To transform the old buildings, the use of art gives it a “new life” that can also be seen in the “Rongbaozhai Coffee Bookstore” project. The architect transformed Rongbaozhai that is located in a well-known street in Beijing called Liulichang, to alter the pseudo-classical architecture built in the 20th century by the government that is a unified construction formed into a coffee bookstore. Han Wenqiang said, “With the development of the economy and the rapid expansion of urbanization in China, some new buildings and the environment have been created day by day, and more and more old traditional buildings have been demolished; However, the buildings still have multifarious methods to make them show the significance and value to the city; and art can be a power that can change reality.”

Breaking the Boundary: “Accompanied with Nature”

“Accompanied with Nature” has always been the Chinese pursuit of the ideal living environment. Haitang Villa project, located in the eastern suburbs, uses the changes of material and space to blur the boundary between indoor and outdoor and the relationship that interfaces it to create an open environment rich in layers, thus to make the interior space banish the limited decoration, and return to a natural, simple, quiet and oriental living atmosphere.

In the Poly WeDo Education Institution designed in 2015, the architect also introduces green landscape into the shopping center. Thus it softens the restriction of structural walls so as to allow teaching to touch nature all the time. Part of the floor slab of the atrium is removed; the bamboo courtyard extends to the dance classroom, Yoga classroom and office in the basement. The bamboo courtyard is the highlight of the landscape of the entrance hall, and the shift point of traffic of the two floors. Gaps between walls of classrooms are used to create landscape area, thus “outdoor” spaces are formed in the indoor space, and the combination of plants and book shelves make kids’ reading coexist easily and naturally with the rest. Thus it creates an open, free and flexible modern teaching environment which breaks the limits of rigid structure and creates a feeling of closeness between children and the space.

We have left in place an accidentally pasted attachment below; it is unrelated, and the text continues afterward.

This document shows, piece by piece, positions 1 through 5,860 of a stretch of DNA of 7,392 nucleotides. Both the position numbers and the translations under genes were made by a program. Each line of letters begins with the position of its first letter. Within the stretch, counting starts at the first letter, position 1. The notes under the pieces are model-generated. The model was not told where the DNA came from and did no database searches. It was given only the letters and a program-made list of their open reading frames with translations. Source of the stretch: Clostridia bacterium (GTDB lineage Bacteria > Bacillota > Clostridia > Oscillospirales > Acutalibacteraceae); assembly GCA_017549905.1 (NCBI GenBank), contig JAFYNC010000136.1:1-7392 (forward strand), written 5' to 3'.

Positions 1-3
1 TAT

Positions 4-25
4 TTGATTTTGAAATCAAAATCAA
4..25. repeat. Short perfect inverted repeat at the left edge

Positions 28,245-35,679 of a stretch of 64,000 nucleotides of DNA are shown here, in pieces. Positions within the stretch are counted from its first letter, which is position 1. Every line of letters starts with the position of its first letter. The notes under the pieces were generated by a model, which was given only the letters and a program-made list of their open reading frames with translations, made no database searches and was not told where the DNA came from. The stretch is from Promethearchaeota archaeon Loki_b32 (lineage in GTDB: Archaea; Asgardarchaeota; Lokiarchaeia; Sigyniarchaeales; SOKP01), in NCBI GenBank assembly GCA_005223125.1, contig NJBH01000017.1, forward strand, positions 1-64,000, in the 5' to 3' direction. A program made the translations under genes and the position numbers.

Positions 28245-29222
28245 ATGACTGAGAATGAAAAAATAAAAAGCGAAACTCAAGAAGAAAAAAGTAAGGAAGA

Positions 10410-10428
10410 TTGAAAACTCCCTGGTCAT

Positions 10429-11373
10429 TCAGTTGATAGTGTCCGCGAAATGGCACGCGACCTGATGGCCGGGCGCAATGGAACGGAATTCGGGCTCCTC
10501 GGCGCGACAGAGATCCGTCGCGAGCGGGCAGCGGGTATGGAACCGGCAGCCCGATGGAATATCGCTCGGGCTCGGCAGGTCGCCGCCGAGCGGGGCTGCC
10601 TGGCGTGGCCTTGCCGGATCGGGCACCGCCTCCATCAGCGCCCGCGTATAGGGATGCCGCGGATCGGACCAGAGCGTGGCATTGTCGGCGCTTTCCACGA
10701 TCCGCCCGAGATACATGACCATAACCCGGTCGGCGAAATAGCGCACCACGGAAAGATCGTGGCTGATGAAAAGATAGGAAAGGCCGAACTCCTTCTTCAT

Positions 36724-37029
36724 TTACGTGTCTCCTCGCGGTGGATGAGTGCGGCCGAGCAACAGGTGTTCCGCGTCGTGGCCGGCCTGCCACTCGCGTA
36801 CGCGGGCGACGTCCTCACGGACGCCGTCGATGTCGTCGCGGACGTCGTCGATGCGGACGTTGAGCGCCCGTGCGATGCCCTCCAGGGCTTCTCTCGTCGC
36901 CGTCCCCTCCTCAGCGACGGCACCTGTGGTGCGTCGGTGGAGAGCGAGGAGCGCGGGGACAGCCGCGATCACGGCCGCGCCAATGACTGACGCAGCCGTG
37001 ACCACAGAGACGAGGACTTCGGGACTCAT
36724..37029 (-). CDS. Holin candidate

When he talks about the problem of “nature and man” in the building, Han said: “Nature is the thing to pay attention to in the traditional Chinese architecture. Whether it’s the quadrangle dwellings or a garden, they all contain ancient thought and wisdom about the relation between the artificial and nature. It is necessary to inherit and transform these qualities to the contemporary designs, so that, people can break away from the reinforced concrete forest, remaining sensitive to the natural environment. I think design should think about how to use nature or convert nature.”

About the architect

Han Wenqiang was born in Dalian, Liaoning, China. He received a Master’s degree from the School of Architecture of CAFA (China Central Academy of Fine Arts), and he has been teaching here since his graduation. He founded ARCH STUDIO in 2010. Combining with his teaching and research, he has explored varied creations and practices. His major works include Beijing Tea House in Hutong, Rongbaozhai stores, culture and art exhibition spaces, etc.

Text by Lin Jiabin, translated by Chen Peihua and edited by Sue/CAFA ART INFO

Courtesy of the artist, part of the text referred to:

http://architizer.com/projects/tea-house-in-hutong/?utm_source=awards.architizer.com&utm_medium=web&utm_campaign=aplus-2016